Our first overnight stop was amongst the coral heads on Hope Island, a beautiful little coral cay, where we blissfully cruised in and dropped anchor after a particularly nice sail from Port. We were warned off by another yachtie, and advised to re-anchor in a different spot to avoid the coral heads. Wise advice and we pulled in closer to the island.
Settling down to a sundown beer, we were soon visited by a boatload of young recreational fishermen who had drastically exceeded their bag limit for the day, and were giving these beautiful big Red-lipped Nannygai away to every boat in the anchorage. We didn't complain, of course, and were grateful for the gift, but still found it a bit disturbing.
We didn't have the right gear to clean the fish as efficiently as we'd like, so wasted a bit of good flesh while roughly chopping off enough fillets for several good meals.
The next day was another cracker of a sailing day, and we arrived into a nice calm anchorage behind Cape Flattery with a full moonrise and a great night's sleep.
And yet another great sail in the morning across to Watson's Bay on Lizard Island....for most sensible people, the northernmost destination of their cruising season. Some dozen or so boats anchored in the bay, and a beautiful bay it is, too.
Many would call it paradise!
On one Strong Wind Warning day, we spent the entire day on board the boat, it being too windy to drive the dinghy to the beach. Late in the afternoon, we were visited by friends I'd met back in Townsville, Rick and Glad from the boat Rumba.
They'd been suffering from cabin fever, too, so arrived on their dinghy with some wine, ready for a chat. Several hours and a few drinks later, with the wind still howling, they decided to head back to their boat......and their dinghy was gone!
The line to our boat had chafed through. It was dark, and the wind was blowing offshore at some 25-30 knots. I ran them back to Rumba in my dinghy, they pulled anchor and headed out to sea in what was a fruitless search for their almost-new, top quality dinghy and motor. It was quite distressing, and as a very experienced sailor and retired professional commercial skipper, Rick was even more disappointed that the accident had happened. Without a dinghy, Rumba's planned trip further north was no longer an option, and Rick and Glad decided that a trip back to Cairns was just what had to be done.
For many sailors, Lizard Island is their Winter home, and they spend a couple of months there, waiting for the SE Tradewinds to calm down a little to make their trip South more comfortable.
For us, it was the jumping off point for our trip north, into much less-travelled waters, and we headed out after less than a week for the remote little overnight anchorage of Howick Island. In what was to become quite normal for us over the next few weeks, it was a boisterous broad reach run with 28 knot gusts, to the lonely shelter of Howick.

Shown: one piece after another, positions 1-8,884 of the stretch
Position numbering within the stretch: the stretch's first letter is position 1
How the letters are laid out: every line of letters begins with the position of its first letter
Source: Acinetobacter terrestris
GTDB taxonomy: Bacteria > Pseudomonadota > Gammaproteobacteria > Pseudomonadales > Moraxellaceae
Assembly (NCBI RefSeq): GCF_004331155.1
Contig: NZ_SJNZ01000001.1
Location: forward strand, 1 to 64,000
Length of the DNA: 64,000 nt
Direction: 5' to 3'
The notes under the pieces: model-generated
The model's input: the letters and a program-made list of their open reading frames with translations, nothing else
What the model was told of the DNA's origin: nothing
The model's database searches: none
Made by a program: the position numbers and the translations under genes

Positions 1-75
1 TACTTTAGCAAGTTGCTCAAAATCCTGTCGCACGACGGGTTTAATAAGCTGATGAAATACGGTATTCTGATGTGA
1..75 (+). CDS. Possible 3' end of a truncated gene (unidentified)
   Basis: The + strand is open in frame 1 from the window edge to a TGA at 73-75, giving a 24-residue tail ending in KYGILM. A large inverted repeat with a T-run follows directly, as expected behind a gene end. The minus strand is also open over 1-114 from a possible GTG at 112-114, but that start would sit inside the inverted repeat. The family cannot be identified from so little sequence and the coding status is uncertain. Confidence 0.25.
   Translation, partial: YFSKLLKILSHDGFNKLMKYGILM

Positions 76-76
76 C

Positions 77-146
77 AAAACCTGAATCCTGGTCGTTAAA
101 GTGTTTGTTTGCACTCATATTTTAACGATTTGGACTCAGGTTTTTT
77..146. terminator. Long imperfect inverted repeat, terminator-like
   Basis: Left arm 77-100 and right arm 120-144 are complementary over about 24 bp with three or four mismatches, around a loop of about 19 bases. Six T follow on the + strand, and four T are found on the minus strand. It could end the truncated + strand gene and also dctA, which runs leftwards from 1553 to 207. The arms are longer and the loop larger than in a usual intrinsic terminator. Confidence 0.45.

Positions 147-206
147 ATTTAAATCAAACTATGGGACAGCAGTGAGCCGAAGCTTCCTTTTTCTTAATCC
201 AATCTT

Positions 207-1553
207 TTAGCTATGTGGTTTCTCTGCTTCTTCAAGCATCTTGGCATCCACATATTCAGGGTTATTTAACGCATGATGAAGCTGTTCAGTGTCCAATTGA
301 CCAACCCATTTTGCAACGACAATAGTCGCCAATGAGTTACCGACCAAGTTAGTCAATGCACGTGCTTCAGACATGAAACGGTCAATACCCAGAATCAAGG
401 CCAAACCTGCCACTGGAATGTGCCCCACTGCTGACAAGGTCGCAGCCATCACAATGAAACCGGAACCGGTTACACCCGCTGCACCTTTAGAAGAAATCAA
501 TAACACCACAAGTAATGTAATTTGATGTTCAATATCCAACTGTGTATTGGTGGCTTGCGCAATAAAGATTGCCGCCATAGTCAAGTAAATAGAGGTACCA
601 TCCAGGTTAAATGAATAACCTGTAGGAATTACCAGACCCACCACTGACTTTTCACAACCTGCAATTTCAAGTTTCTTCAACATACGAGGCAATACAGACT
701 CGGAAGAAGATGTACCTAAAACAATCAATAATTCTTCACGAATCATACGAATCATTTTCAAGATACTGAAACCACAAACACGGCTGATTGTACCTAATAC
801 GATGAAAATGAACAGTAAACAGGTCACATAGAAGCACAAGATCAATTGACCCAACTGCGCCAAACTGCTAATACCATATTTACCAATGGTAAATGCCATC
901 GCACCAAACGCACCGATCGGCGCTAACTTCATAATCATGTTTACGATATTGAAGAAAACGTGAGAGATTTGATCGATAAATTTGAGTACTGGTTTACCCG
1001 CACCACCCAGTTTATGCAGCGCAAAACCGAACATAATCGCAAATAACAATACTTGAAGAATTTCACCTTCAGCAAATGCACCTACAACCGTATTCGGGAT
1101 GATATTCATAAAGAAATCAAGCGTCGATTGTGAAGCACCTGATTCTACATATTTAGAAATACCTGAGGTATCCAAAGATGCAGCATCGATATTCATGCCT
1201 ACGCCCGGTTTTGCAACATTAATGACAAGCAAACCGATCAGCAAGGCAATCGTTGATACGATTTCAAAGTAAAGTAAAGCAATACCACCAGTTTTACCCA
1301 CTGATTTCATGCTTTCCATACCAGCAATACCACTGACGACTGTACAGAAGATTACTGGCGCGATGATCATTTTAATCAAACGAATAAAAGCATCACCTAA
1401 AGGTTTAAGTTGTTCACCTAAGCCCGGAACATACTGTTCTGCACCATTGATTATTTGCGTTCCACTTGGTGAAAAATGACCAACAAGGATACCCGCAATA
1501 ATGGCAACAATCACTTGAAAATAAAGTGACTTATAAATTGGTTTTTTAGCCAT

And, to remind us that we were now beyond the normal day cruisers path, and a long way from home, we were buzzed by a Customs aircraft. They called us on the radio and quizzed us about who we were, where we were from, and where we were going.
We were heading for the very remote Flinders Group of islands, and after leaving Howick Island in fairly pleasant conditions, and having a good day's sail, were hit again by the 28-knotters later in the afternoon when we arrived and were trying to anchor. We were impressed by the group of islands, with a very powerful sense of place.
We were pleased to see a few other boats there, and were invited for sundowner drinks with a Canadian family we'd met back at Lizard. In the morning, it was time for some long-distance exploring in the dinghy and a visit to see the aboriginal cave paintings on Stanley Island. Amazing stuff.
Back at the anchorage, we chatted to the crew from the boat "Arjuna" who we had also met back in Lizard, the Harman family with their three wonderful young boys, having the experience of a lifetime. We joined them for Sundowner drinks, which was terrific, and being surrounded by clever, polite kids was great.
The next morning, we gave the Harmans a tour of our little Pirate Ship, took on more water and dinghied across for coffee on "Siri".
And from then, we found ourselves embroiled in a little drama. It seems that Ron had found a most upset young girl, alone on the beach. She was an English backpacker who had accepted a crew position on a yacht travelling north from Cairns. The same yacht, as it turned out, whose skipper had pinched the diesel fuel from Lizard Island. And now was pressuring her for both money and services of a more personal nature.
Anyway, she was in quite a bit of strife.
With a little subterfuge, we sneaked her onto our boat during sundowner drinks with Ron and Annie, and abandoning most of her possessions, Londoner Allie joined the crew of "Endurance".
It was a sneaky dawn departure the next day from Flinders Island, with young Allie hidden below decks until we were safely out at sea, and away from the allegedly scumbag skipper of the Cairns-based yacht ....who we were sincerely hoping wouldn't take off in pursuit.
Load the Cannons!